12. The principles laid down in 'Atma Ram's case (B)' were applied by the Supreme Court in -- 'Ujagar Singh v. The State of Punjab', AIR 1952 SC 350 (C). In that case, the original grounds were supplied on 3-4-1950, but these were vague. Additional grounds were furnished in July, 1950. It was held that as the petitioners were given only vague grounds which were not particularised or made specific so as to afford them the earliest opportunity of making representations against their detention orders, and there having been inexcusable delay in acquainting them with particulars of what was alleged, the petitioners had to be released. Thus a delay of three months in the supply of particulars was held to be in contravention of the provision of earliest opportunity for making the representation.
13. Let us look now at the grounds supplied in this case.
14. The first ground is that when dacoits visited the applicant's village, he took his meals with them which showed that he knew the dacoits, and that they had come in the village at his instance. It has not been mentioned who the dacoits were, and when they came to the village. The ground is, therefore, obviously very vague, and it is not possible for the applicant to make an effective representation on account of its vagueness. If the probable date of the visits of the dacoits had been mentioned, the applicant might have been able to show that on that date he was not in the village at all but was somewhere else.
15. The second ground says that the applicant instigated the dacoits to enquire from one Bhera Darji about the gold 'ghokhru' 'ear-rings' that he used to wear, but was not wearing at the time when the dacoits visited the village. It is not known whether the dacoits mentioned in this ground are the same which are mentioned in the first ground, and whether it was on the same visit that this took place or at some other visit. We think, under the circumstances, that this ground is also vague, though the mention of Bhera Darji makes it a little more particular than the first ground.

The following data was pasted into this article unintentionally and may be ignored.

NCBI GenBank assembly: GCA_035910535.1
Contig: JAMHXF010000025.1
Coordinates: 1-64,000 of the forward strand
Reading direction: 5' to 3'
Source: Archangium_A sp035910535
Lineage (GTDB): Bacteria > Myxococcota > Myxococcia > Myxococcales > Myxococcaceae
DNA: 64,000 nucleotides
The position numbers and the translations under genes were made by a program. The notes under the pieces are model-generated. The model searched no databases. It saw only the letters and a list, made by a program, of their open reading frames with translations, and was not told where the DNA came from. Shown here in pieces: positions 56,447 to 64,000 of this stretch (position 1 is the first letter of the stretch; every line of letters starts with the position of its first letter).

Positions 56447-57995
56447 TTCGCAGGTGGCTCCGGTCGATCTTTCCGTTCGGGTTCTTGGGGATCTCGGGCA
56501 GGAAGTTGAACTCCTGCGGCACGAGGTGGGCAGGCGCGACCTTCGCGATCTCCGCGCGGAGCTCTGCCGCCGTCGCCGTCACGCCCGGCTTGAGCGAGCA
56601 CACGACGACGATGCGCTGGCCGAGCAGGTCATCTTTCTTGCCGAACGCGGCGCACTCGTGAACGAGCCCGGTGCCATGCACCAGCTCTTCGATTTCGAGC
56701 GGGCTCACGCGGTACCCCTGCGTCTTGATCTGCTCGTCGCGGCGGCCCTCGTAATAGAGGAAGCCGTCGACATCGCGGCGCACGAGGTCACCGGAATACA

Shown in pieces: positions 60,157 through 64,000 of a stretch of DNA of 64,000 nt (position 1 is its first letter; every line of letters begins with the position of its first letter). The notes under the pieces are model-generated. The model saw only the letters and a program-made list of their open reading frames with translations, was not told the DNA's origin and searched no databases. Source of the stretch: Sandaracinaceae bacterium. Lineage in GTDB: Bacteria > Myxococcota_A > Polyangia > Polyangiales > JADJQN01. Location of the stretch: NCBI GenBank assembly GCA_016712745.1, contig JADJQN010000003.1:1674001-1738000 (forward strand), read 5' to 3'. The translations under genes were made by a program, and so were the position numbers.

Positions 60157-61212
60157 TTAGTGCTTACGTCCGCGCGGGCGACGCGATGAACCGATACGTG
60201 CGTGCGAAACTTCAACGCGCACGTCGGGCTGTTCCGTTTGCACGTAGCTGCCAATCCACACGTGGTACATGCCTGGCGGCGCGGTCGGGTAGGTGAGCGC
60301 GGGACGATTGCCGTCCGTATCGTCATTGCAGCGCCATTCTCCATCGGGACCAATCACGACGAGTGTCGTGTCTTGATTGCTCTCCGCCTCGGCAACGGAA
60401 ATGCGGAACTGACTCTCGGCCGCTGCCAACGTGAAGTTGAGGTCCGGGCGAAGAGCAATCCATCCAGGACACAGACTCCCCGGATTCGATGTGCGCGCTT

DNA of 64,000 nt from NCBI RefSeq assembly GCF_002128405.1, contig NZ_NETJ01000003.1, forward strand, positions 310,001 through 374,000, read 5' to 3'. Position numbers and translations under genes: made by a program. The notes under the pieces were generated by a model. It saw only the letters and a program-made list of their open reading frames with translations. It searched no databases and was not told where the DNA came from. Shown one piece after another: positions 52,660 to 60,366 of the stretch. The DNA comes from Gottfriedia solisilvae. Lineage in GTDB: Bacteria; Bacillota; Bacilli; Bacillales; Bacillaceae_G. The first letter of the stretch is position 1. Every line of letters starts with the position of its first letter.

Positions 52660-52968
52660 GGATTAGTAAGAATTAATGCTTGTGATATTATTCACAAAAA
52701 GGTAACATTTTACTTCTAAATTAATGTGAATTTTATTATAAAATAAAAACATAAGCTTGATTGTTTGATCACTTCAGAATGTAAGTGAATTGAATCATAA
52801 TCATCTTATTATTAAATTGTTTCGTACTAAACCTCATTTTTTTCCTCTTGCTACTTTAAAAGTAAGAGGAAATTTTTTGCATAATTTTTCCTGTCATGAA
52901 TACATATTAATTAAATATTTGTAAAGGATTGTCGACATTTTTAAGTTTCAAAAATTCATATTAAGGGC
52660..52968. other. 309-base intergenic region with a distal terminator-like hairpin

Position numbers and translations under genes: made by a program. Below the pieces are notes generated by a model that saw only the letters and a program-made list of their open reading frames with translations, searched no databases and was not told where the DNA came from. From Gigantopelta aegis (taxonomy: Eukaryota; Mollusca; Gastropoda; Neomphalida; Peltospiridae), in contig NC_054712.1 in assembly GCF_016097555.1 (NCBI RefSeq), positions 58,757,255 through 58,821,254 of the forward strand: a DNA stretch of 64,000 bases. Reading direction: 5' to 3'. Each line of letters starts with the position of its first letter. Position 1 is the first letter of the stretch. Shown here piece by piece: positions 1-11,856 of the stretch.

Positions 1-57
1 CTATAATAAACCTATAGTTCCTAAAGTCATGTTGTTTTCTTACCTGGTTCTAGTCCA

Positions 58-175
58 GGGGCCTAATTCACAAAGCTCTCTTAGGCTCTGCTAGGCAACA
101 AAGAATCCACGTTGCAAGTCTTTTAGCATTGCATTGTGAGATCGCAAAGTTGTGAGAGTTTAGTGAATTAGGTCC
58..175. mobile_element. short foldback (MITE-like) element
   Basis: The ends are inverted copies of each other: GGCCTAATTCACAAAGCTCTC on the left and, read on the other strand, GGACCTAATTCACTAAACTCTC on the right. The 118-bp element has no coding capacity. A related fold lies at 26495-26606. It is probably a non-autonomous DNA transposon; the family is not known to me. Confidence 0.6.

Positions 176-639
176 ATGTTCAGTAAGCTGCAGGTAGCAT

16. The third ground says that the dacoits told the villagers at the applicant's instigation to deliver the 'hasil' to the jagirdars, and not to work against the jagirdars. Here again it is not clear whether these dacoits were the same which are mentioned in grounds 1 and 2, or were different, and whether this incident took place when the incidents mentioned in grounds 1 and 2 took place, or at some other time. We consider that this ground is also vague.
17. The fourth ground says that the applicantdid not inform the police of the fact that the dacoits used to visit his village which he was in duty bound to do as 'Kamdar' of the 'Thikana'. Here again, if it would have been mentioned who the dacoits were and when they visited the village, the applicant might have been able to make some representation about his alleged failure of duty. He might have been able to say that on or about the time when the dacoits were said to have visited the village, he was not in the village at all, and did not know about their visit.
18. The last ground is that on more than one occasion he had helped the dacoits directly or indirectly. This is the vaguest of all. It does not even specify the period during which this help was given, and what was the nature of the help given by the applicant.
19. The grounds, which have been supplied in this case, are all vague, and the only possible answer that the applicant can give to each and every one of them is a simple denial. This appears to us to be that class of cases which are covered by the following words in 'Atma Ram's case (B)':
'In certain cases that argument may support the contention that having regard to the general language used in the ground he has not been given the earliest opportunity to make a representation against the order of detention.' (p. 164).
It may be mentioned that even up to today, no further particulars have been supplied to the applicant, and the defect of vagueness in the grounds originally supplied has never been made good. We are, therefore, of opinion that the ap-plicant is entitled to be released as there has been an infringement of his fundamental right under the second part of Article 22(5) of the Constitution.
19a. It was pointed out on behalf of the State that the applicant's case has been considered by the Advisory Board, and the Board has confirmed the order of detention. That, in our opinion, makes no difference to the order that we are to pass in the circumstances of this case. We do not know anything about the proceedings before the Advisory Board.
It may also be pointed out that 'Ujagar Singh's case (C)' was of a time after the Preventive Detention Act (No. 4) of 1950 came into force, and there also the matter must have been considered by the Advisory Board, though the judgment does not show it. In spite of that, however, Ujagar Singh was ordered to be released as the grounds supplied were vague and were not particularised or made specific so as to afford him the earliest opportunity of making the representation. In the case before us, the grounds have never been particularised.
20. We, therefore, allow the application, and order that the applicant be released.